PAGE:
By Margery K. Schiller, CFP®
When thinking of investing for retirement, there’s many variables to consider. How to maximize earnings and minimize risk? In this article, Savvy Ladies volunteer Margery K. Schiller, CFP®, shares expert tips to make the smartest decisions for your retirement plan.
The Investment Pyramid
The investment pyramid below was invented decades ago to help individuals make informed choices about where to put their money. This illustration was designed as a snapshot of your potential choices.
It basically says:
- Begin near the base of the pyramid as you start investing and make safe choices like a bank or credit union account that keeps this money intact and readily available to you, if needed for emergencies.
- After you accumulate this emergency reserve (equal to 3-6 months spending needs), you can move up the pyramid. The next step up is bonds. They are loans that you make to governments or corporations in exchange for interest payments for a period of time. While the value of the bond can change during this period of ownership if you sell it early, bonds held to maturity return the dollars you invested plus interest in most cases.
- Stocks are the next step up the pyramid. They are shares of ownership in corporations. They can be more profitable than bonds since the stockholders share in corporate profits and growth. However, the value of a stock goes down as well as up, so owners need to be willing and able to ride out the bumps in this road through good and bad times in the economy.
- Mutual funds are groupings of investments mixed together by professionals who manage the accounts for you for a fee. They are the usual choices within a group retirement plan. You need to understand their mix of investments to choose wisely since mutual funds can offer stocks, bonds, cash or a blend of all of them. Mutual funds can also own real estate and/or commodities (like gold and silver). Their risk level is dictated by the underlying investments they choose. The fees for managing these investments are decided by each mutual fund company.
Retirement Plans: How Much Risk Should You Take?
Your employer’s retirement plan generally allows each employee to choose among the variety of investments listed for the account. You do not need to own all of them. You can choose based upon your comfort level with risk:
- Young investors with several decades until they retire can generally tolerate the risks of the stock market since they are not planning to withdraw from this account in the near future. They can choose an all stock investment in the hopes of good growth rates and higher returns on their investment.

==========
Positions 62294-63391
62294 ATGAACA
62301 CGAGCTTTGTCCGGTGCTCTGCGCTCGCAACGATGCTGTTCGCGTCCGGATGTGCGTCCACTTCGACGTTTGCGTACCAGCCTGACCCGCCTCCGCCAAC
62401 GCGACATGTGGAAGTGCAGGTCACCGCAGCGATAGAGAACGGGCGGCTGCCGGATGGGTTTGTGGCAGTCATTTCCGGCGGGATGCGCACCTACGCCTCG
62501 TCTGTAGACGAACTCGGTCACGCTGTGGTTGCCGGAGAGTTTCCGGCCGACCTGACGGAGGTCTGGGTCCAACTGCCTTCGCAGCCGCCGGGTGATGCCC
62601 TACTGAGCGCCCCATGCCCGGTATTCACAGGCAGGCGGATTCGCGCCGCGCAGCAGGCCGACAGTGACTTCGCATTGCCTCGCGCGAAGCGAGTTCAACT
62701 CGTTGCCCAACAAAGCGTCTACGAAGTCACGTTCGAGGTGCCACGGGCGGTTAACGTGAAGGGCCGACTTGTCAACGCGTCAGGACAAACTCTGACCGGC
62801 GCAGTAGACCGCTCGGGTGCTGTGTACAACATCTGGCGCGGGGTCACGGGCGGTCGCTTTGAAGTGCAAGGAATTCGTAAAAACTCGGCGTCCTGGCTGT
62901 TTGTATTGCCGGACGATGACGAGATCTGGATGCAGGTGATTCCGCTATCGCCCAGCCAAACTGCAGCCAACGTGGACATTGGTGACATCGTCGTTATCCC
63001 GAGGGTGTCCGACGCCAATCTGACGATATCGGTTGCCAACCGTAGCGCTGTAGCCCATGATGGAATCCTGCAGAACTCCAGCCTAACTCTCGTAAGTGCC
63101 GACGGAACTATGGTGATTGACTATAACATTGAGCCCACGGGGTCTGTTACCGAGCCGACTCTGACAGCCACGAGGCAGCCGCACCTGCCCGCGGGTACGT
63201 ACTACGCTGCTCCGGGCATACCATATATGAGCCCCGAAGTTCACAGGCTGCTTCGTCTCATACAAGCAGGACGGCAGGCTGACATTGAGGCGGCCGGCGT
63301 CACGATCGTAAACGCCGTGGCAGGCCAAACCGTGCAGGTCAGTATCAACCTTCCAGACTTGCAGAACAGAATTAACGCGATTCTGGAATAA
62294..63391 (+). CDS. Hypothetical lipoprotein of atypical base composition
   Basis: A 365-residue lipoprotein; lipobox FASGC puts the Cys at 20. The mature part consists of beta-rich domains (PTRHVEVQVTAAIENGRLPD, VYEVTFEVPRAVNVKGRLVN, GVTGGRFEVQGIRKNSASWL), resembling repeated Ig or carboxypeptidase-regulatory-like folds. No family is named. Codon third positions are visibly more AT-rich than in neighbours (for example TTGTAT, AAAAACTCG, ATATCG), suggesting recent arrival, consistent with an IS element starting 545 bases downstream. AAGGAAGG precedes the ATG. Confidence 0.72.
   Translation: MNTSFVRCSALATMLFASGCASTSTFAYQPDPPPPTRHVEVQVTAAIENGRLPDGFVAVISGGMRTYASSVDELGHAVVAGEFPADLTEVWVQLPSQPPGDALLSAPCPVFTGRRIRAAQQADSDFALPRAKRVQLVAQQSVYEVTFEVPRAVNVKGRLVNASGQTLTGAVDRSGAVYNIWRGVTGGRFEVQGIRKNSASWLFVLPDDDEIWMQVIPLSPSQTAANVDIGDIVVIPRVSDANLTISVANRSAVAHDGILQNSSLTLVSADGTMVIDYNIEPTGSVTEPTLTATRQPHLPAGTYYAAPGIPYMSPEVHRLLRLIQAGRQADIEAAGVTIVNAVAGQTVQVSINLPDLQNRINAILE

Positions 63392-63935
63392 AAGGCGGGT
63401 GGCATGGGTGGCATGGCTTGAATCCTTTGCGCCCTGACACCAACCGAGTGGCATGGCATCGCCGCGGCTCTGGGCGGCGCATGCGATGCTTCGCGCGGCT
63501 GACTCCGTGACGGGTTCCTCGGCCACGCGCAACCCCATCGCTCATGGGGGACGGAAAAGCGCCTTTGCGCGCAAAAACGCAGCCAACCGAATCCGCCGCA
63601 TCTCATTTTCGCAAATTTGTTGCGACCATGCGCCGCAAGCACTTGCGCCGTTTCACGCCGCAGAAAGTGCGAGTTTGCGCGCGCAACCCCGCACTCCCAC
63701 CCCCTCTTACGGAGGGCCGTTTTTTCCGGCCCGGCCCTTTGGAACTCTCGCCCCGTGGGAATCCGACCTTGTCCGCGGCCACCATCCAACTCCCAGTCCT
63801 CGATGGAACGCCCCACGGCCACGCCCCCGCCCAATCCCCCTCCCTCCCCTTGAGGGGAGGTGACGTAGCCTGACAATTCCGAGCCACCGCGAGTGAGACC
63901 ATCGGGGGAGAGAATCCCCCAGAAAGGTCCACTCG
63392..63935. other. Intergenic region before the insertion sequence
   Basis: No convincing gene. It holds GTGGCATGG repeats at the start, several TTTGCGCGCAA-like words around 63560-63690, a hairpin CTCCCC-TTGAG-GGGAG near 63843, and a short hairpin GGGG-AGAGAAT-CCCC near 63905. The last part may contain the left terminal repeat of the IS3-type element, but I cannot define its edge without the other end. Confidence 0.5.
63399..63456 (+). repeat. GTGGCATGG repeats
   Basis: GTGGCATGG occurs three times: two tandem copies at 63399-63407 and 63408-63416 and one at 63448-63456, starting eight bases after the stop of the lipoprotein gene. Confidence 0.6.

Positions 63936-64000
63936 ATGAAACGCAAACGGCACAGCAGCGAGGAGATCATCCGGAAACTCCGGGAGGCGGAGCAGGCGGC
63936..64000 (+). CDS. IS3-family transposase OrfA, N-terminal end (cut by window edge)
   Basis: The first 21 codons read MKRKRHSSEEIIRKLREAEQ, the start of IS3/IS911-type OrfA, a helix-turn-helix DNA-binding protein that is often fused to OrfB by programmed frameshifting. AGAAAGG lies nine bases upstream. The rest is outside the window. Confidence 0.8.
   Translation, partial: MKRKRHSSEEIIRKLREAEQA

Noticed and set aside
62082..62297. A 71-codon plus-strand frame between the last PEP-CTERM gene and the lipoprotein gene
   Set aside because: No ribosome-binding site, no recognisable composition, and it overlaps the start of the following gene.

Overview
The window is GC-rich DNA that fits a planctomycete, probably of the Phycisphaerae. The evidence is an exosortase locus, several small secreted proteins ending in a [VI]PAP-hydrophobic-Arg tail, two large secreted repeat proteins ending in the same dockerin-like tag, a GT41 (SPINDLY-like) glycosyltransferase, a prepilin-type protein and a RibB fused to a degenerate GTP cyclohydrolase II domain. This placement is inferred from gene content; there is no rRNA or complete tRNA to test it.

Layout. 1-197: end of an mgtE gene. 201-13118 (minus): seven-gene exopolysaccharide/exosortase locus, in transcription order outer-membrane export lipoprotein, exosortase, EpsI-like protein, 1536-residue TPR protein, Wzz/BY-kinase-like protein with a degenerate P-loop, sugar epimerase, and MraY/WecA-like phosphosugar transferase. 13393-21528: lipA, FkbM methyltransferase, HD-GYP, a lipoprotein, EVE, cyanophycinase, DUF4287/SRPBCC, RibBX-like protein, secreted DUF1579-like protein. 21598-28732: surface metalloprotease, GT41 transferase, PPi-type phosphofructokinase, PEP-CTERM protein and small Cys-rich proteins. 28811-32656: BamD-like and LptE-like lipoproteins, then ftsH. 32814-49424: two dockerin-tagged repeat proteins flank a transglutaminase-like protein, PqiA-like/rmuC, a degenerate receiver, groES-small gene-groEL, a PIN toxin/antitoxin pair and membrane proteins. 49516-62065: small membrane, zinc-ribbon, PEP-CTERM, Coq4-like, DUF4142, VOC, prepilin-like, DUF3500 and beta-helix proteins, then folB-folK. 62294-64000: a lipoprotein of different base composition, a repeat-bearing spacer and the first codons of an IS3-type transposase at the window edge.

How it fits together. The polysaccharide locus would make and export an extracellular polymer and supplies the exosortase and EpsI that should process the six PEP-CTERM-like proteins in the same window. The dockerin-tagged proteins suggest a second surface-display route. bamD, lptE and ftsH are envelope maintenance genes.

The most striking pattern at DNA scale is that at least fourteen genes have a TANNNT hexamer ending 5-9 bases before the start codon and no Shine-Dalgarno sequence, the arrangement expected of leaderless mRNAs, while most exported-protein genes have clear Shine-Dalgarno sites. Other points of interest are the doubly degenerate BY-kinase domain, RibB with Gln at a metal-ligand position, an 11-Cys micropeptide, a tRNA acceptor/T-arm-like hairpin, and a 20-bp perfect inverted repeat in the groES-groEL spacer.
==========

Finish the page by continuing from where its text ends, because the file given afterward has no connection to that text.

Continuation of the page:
- Middle age investors may be less comfortable with the ups and downs of an all stock account since retirement is closer. They can be better served by a blend of stocks and bonds. The easy choice here would be a balanced mutual fund that holds both stocks and bonds. If that is not available, they may have to invest a percentage of the account into stock funds and the rest into bond funds to achieve their preferred mix.
- Older investors can be comfortable with this balanced approach even during retirement since life expectancy is usually well beyond the start of retirement. They can choose to modify the mix with less stock and more bonds but still keep a mix of both.
Risk averse investors and those with limited resources may be better served with investments in short term bonds or cash so the principal is safe at all times. That keeps them anchored at the base of the pyramid if it provides greater peace of mind. The tradeoff is a potentially longer time to save enough to reach their goals.
What if I don’t make a selection on my retirement plan?
Sometimes there is an automatic investment choice made by your employer if you do not make a timely choice on your own. This is generally a target date fund that blends stocks and bonds for you, reducing stock exposure gradually as you age. This is a reasonable choice to simplify decision making.
What if I don’t have an employer retirement plan?
If you do not have an employer retirement plan, you can open an IRA to save for retirement. You can invest in a similar manner to that noted above. You can even shop for low cost versions of these investment choices since you are in charge of these decisions here.
Should you leave your job, you can generally keep your retirement account with this employer, possibly merge it into your new employer’s retirement plan or complete an IRA Rollover to invest it as you choose. The best decision depends upon your specific choices.
For those of you interested in learning more about investments to make better decisions, go to www.morningstar.com/cover/classroom.html for free lessons on the jargon of investing and how to choose wisely. You can also contact the Savvy Ladies Free Financial Helpline to discuss your choices with one of our experienced volunteers.
Margery K. Schiller, CFP®
Savvy Ladies volunteer